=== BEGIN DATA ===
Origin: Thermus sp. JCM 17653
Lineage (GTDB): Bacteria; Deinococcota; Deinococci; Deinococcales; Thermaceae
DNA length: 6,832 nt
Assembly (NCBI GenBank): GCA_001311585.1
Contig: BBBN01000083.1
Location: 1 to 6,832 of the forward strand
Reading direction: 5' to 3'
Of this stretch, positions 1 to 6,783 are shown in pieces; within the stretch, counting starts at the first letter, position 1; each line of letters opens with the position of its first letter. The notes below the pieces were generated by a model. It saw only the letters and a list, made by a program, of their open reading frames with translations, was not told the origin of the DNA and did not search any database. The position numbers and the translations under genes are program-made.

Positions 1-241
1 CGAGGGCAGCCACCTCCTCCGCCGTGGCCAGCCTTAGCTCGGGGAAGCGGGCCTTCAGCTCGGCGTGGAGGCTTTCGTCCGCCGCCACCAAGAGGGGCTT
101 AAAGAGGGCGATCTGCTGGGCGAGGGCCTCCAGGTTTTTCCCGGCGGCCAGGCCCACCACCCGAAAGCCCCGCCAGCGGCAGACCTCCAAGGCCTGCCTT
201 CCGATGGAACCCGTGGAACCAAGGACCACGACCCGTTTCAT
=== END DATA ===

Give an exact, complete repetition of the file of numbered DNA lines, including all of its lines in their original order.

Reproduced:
Origin: Thermus sp. JCM 17653
Lineage (GTDB): Bacteria; Deinococcota; Deinococci; Deinococcales; Thermaceae
DNA length: 6,832 nt
Assembly (NCBI GenBank): GCA_001311585.1
Contig: BBBN01000083.1
Location: 1 to 6,832 of the forward strand
Reading direction: 5' to 3'
Of this stretch, positions 1 to 6,783 are shown in pieces; within the stretch, counting starts at the first letter, position 1; each line of letters opens with the position of its first letter. The notes below the pieces were generated by a model. It saw only the letters and a list, made by a program, of their open reading frames with translations, was not told the origin of the DNA and did not search any database. The position numbers and the translations under genes are program-made.

Positions 1-241
1 CGAGGGCAGCCACCTCCTCCGCCGTGGCCAGCCTTAGCTCGGGGAAGCGGGCCTTCAGCTCGGCGTGGAGGCTTTCGTCCGCCGCCACCAAGAGGGGCTT
101 AAAGAGGGCGATCTGCTGGGCGAGGGCCTCCAGGTTTTTCCCGGCGGCCAGGCCCACCACCCGAAAGCCCCGCCAGCGGCAGACCTCCAAGGCCTGCCTT
201 CCGATGGAACCCGTGGAACCAAGGACCACGACCCGTTTCAT